It’s one of those accidents of timing that I would decide to finally watch the documentary “These Amazing Shadows” on January 1, the same day that I read an article about what works would have been entering the public domain on January 1, 2012, if not for a new law that revised copyright in the United States in the late ’70s.
Even so, those two different bits of information at the same time caused me to really consider the idea of the public domain and what that even means. Look at this year’s Oscar poster, look at something like “The Artist” or “Hugo,” or look at that documentary, and it’s apparent that the main message Hollywood wants to sell you is that the memories Hollywood creates are the things that we all share, that unite us.
Isn’t that the big idea behind public domain in the first place?
If you create something that everyone eventually internalizes, something like… let’s pick a random example that has nothing to do with anything I happened to publish in the last week on this blog like, say, “Lord Of The Rings”… something that is hugely influential and widely commercialized and heavily exploited… then after a certain amount of time, you’re going to have to expect things like fan fiction and different interpretations and parody and homage and plain old fashioned borrowing, and there comes a point where law was designed to finally say, “Okay, everyone, have at it. The creator has had enough time with it. Everyone knows it at this point. It’s all yours. Do with it what you will.” That’s what the law originally had in mind, with a set time period that could be renewed if the author still had an active interest in the thing. If not, if no one stepped forward to claim something, then it would become public domain.
In 1978, the law was revised, and the result is a maddening mess, encouraged by giant corporate copyright mills like Disney, and I get it. I fully understand why they want to continue to push and twist and fight for control of certain things. I think the period in which the “creator,” which has become a corporate behemoth instead of a person, can exploit a piece of successful material has become a much more refined and long-lived process that originally anyone understood or could imagine.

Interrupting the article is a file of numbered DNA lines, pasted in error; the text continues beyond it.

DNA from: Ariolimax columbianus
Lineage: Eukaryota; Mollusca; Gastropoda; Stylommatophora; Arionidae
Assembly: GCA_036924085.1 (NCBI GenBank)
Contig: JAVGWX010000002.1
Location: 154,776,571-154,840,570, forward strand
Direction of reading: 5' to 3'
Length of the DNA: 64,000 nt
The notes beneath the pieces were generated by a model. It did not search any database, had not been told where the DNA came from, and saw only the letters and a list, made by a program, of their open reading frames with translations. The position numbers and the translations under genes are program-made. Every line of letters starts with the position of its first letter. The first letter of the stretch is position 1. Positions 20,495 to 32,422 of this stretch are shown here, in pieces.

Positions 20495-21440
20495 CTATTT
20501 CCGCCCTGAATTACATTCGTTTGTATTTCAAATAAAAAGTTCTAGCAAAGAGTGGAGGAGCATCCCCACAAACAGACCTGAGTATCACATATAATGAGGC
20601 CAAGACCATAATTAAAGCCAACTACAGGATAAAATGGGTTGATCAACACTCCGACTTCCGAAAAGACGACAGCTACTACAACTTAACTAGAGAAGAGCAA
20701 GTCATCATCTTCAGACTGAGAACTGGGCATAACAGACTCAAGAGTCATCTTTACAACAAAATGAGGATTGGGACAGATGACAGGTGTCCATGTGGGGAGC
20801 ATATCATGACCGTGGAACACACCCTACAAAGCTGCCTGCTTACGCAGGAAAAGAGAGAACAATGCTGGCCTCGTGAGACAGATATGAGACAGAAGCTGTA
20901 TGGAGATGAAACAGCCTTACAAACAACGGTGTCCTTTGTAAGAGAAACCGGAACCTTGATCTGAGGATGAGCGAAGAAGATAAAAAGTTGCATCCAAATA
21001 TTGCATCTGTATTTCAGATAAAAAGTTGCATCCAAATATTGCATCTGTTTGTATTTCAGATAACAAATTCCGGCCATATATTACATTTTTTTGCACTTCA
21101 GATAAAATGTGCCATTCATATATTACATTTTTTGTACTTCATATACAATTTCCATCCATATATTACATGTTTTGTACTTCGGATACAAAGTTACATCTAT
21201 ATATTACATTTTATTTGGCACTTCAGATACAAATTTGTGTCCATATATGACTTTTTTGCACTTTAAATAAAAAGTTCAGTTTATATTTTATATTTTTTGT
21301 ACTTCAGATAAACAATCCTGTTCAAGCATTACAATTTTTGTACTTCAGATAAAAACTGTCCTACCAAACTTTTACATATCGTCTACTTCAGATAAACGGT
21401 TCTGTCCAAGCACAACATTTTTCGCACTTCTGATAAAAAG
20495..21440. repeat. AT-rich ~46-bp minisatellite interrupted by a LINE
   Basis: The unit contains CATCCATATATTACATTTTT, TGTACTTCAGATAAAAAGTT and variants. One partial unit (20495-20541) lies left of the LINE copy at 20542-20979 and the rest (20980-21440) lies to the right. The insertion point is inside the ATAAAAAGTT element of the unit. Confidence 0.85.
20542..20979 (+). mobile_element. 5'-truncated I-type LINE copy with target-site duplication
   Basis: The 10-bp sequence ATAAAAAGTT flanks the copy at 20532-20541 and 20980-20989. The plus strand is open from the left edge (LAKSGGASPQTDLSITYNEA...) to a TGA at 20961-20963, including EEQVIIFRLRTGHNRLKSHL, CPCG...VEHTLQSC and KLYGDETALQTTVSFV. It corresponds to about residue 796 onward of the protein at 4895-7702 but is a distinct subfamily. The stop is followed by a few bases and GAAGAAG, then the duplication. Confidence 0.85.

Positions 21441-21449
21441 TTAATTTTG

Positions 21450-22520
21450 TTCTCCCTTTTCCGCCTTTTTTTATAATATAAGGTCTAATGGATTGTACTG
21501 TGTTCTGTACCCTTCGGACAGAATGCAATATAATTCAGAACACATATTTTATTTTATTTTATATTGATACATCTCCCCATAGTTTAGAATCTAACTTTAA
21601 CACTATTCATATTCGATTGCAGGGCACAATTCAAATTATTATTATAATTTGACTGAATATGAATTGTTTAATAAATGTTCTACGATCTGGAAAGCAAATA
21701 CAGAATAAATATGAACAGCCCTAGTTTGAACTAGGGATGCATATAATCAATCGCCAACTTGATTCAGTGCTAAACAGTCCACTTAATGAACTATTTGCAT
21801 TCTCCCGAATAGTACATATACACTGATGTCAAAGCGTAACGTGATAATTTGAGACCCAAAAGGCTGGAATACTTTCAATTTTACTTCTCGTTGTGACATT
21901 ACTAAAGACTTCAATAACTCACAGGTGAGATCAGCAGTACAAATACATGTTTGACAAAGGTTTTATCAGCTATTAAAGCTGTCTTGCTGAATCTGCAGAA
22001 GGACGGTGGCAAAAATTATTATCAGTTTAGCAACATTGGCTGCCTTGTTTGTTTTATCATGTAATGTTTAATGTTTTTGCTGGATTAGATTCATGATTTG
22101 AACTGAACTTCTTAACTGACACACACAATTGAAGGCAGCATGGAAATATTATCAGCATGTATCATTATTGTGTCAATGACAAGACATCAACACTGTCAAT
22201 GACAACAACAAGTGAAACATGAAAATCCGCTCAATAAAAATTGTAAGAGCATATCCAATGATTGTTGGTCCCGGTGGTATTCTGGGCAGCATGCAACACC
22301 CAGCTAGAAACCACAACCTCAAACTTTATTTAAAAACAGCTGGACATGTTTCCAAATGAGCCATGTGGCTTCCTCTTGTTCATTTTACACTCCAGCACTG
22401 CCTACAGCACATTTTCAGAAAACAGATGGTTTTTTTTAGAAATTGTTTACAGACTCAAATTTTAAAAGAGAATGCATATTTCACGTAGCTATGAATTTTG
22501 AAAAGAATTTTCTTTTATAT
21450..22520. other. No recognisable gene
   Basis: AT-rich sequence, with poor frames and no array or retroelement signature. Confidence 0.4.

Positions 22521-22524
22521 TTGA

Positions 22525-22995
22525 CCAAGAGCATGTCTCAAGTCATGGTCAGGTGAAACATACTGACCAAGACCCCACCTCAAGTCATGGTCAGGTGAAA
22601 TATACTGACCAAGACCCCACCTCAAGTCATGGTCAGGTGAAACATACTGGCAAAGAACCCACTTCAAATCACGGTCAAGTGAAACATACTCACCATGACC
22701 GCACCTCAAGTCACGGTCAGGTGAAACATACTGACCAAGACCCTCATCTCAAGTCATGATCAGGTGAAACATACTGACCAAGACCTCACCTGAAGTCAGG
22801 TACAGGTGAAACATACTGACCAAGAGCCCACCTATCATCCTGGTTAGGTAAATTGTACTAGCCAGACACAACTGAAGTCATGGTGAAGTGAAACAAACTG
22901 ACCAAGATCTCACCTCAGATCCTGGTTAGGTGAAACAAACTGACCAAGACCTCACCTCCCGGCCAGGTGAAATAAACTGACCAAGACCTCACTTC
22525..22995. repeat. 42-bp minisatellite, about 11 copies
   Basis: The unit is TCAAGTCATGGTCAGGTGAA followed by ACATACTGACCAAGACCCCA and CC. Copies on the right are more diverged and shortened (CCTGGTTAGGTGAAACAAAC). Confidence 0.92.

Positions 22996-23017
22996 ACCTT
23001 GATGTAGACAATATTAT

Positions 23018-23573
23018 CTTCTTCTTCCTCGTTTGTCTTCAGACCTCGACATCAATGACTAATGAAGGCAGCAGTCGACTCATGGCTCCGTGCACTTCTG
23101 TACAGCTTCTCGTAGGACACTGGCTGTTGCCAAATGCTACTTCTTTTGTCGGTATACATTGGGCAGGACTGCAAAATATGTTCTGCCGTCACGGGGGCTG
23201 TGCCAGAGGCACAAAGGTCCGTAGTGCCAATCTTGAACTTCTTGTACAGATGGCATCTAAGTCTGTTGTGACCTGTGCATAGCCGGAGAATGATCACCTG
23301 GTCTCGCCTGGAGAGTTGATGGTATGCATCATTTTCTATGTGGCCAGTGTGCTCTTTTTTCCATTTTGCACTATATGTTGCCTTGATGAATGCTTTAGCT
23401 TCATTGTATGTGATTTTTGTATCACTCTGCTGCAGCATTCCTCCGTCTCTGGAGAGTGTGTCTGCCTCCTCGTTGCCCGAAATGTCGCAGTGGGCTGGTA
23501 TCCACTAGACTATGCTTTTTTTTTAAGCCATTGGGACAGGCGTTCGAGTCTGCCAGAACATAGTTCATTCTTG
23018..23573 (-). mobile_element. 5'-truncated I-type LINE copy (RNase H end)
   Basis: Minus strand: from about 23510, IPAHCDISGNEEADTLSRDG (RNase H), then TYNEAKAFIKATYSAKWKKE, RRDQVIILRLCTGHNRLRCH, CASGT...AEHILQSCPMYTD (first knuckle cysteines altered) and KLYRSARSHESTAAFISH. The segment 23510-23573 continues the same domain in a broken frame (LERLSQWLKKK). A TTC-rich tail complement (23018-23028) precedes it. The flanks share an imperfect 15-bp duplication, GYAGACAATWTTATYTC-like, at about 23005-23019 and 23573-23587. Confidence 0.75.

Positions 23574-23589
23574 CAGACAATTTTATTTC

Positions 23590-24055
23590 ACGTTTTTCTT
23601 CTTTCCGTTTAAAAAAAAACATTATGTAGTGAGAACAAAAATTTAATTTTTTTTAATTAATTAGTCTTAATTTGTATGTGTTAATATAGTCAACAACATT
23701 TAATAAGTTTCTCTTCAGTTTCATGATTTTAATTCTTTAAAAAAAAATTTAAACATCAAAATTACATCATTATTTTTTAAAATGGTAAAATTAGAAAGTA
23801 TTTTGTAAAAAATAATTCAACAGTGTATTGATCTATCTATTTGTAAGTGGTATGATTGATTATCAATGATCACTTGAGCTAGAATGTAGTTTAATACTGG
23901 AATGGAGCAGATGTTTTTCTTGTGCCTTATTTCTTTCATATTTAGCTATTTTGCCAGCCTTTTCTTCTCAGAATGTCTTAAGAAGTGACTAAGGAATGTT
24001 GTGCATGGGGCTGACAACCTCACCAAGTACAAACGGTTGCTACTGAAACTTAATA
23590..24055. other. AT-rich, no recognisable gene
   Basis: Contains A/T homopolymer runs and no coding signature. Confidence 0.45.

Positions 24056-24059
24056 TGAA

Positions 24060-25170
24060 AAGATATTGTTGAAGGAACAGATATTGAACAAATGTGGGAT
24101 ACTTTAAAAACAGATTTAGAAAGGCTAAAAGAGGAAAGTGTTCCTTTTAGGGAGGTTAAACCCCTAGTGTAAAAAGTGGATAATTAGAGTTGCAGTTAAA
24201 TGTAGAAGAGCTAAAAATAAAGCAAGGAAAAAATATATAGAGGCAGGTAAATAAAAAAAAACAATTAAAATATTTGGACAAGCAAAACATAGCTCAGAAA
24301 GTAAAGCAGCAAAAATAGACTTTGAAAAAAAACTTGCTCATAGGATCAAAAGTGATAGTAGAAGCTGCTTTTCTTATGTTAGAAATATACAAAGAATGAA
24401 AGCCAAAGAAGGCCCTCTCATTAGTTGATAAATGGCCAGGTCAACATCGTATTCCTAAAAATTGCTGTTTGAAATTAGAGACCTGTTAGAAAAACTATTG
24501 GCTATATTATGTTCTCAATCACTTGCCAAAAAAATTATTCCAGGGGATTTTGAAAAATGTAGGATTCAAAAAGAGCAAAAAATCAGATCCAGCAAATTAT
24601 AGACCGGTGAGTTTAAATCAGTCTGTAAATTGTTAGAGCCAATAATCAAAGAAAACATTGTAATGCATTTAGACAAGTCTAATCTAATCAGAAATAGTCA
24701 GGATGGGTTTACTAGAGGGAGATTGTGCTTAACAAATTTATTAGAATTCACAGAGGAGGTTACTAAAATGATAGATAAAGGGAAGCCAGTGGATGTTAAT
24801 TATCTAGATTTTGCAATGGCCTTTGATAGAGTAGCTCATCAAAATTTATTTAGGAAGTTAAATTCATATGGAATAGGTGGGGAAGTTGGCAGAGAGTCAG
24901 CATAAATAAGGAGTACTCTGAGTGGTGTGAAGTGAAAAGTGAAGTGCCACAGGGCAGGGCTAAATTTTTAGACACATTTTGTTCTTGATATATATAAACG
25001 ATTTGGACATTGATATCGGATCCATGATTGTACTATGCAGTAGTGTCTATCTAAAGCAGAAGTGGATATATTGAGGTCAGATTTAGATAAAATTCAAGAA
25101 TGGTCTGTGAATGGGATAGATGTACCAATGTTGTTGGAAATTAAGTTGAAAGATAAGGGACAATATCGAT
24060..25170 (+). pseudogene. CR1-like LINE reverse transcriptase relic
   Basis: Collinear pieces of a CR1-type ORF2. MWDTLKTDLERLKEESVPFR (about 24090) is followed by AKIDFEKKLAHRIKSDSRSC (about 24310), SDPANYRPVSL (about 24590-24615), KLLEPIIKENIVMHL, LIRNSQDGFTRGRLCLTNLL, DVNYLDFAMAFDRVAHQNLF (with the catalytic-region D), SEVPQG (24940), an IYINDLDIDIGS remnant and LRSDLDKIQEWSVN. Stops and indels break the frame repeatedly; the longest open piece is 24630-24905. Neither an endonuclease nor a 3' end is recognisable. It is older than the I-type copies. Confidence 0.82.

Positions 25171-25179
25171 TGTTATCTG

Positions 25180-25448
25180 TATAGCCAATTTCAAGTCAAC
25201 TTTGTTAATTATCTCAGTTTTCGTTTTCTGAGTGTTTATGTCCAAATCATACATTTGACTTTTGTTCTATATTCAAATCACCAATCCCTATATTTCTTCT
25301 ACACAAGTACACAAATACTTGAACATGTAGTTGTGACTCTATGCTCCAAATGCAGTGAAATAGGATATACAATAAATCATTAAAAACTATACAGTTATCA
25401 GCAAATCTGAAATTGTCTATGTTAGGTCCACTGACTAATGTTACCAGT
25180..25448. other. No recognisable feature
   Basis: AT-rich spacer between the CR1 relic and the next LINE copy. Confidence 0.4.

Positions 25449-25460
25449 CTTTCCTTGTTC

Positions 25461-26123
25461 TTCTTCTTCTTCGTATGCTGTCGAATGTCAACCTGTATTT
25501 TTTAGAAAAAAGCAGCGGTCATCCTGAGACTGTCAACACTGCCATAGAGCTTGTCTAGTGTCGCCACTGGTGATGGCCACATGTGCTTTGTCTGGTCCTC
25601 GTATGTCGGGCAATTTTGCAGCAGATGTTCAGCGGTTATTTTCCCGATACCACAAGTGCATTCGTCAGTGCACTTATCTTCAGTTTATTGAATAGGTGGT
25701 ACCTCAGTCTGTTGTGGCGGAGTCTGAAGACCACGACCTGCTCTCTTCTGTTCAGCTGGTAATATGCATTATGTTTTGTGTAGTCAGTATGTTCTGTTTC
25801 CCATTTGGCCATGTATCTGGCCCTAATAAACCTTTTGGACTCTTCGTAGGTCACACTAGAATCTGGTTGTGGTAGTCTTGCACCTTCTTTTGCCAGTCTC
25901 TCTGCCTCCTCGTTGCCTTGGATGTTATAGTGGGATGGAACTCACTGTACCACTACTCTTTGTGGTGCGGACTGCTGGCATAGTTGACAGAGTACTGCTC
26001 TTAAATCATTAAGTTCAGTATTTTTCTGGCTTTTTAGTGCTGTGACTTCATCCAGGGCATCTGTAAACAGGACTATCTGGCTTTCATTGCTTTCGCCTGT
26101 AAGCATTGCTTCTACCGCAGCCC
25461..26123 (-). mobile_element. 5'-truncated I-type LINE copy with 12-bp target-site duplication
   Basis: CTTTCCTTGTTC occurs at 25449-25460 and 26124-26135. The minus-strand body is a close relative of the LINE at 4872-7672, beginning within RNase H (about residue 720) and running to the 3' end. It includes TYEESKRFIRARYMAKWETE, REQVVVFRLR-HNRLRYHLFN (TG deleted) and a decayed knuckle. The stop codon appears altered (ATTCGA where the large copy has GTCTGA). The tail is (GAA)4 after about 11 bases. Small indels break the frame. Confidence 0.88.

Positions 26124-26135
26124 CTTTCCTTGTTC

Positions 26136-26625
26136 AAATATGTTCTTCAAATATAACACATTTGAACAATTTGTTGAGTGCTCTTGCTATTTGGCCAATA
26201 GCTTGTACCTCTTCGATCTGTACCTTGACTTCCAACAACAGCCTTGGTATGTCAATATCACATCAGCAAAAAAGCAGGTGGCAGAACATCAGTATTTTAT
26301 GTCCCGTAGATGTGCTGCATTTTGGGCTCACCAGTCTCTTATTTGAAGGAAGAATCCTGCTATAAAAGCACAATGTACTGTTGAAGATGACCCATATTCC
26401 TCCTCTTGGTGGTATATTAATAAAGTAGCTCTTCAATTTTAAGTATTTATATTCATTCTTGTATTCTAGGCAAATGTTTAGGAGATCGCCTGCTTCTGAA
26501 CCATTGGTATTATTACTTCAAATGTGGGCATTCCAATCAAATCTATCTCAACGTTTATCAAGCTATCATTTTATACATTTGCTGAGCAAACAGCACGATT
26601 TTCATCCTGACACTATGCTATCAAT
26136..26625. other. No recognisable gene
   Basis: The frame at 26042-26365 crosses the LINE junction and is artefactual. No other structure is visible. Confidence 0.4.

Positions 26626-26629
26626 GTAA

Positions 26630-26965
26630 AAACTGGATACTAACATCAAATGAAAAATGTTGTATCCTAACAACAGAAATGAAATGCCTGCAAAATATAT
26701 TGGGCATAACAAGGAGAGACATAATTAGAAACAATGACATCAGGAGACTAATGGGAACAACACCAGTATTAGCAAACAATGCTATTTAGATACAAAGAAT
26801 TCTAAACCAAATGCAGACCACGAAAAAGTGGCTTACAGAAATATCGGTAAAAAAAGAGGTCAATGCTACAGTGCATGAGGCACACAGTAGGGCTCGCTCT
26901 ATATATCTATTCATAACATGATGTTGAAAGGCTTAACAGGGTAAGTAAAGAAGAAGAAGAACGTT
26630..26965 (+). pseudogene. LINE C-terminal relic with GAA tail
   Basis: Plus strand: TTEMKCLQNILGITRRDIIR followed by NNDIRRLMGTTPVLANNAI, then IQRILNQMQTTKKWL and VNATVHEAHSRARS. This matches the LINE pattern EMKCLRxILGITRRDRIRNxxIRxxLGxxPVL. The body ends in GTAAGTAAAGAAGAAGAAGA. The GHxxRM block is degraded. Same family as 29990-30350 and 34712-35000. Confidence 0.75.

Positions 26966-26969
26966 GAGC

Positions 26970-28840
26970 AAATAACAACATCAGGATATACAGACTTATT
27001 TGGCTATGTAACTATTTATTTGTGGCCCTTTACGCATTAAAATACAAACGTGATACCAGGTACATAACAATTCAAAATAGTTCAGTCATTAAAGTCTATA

It is genuinely shocking to realize that under one interpretation of the law, all three parts of Tolkien’s “Lord Of The Rings” would be public domain as of today. I’m sure after the tens of millions of dollars in legal fees spent by MGM, New Line, and Warner Bros over the last five years, all involved are very, very happy that isn’t the case. They have a strong financial stake in making sure that those copyrights and the copyrights to everything else that Tolkien ever wrote stay locked up tight for as long as possible. That’s what they were fighting for. Songs like “Blue Suede Shoes” and “Tutti Fruitti” and “Unchained Melody” and “Ain’t That A Shame” have long since become part of our cultural wallpaper, shared memory that you can call up at an instant. A big part of film in the ’70s and ’80s was capturing an agreed-upon record of what the ’50s and ’60s were like, and now that we’re in 2011, we’re seeing people do the same for the ’80s and ’90s. We want to make movies about the way we remember the eras we lived through. God, I feel like I lived through the ’60s myself after living through every hour of film about it that was released during the Boomer post-“Big Chill” nostalgia explosion. And I liked a lot of it. But it’s about a time I have no real memory of. My memory is shaped by every use of that music, every use of certain TV clips or real footage or news faces. I’d argue that at this point, the ’60s in general should be public domain. You should be able to do something and say whatever you want about the ’60s and use whatever archived whatever you want because it’s history at this point. It’s something we’ve boxed up and processed and digested and that, to me, is what the public domain is.
That article is, of course, the tip of the iceberg in the larger conversation about copyright law and the ever-changing legislative approach to the subject. That site, in general, is a good place to poke around if the subject interests you.
I think it’s real hard to claim any position in the conversation is particularly moral. The law exists to deal with financial realities and potentials, and the broader conversation is more about the idea of how we digest media from decade to decade and as it recedes into memory.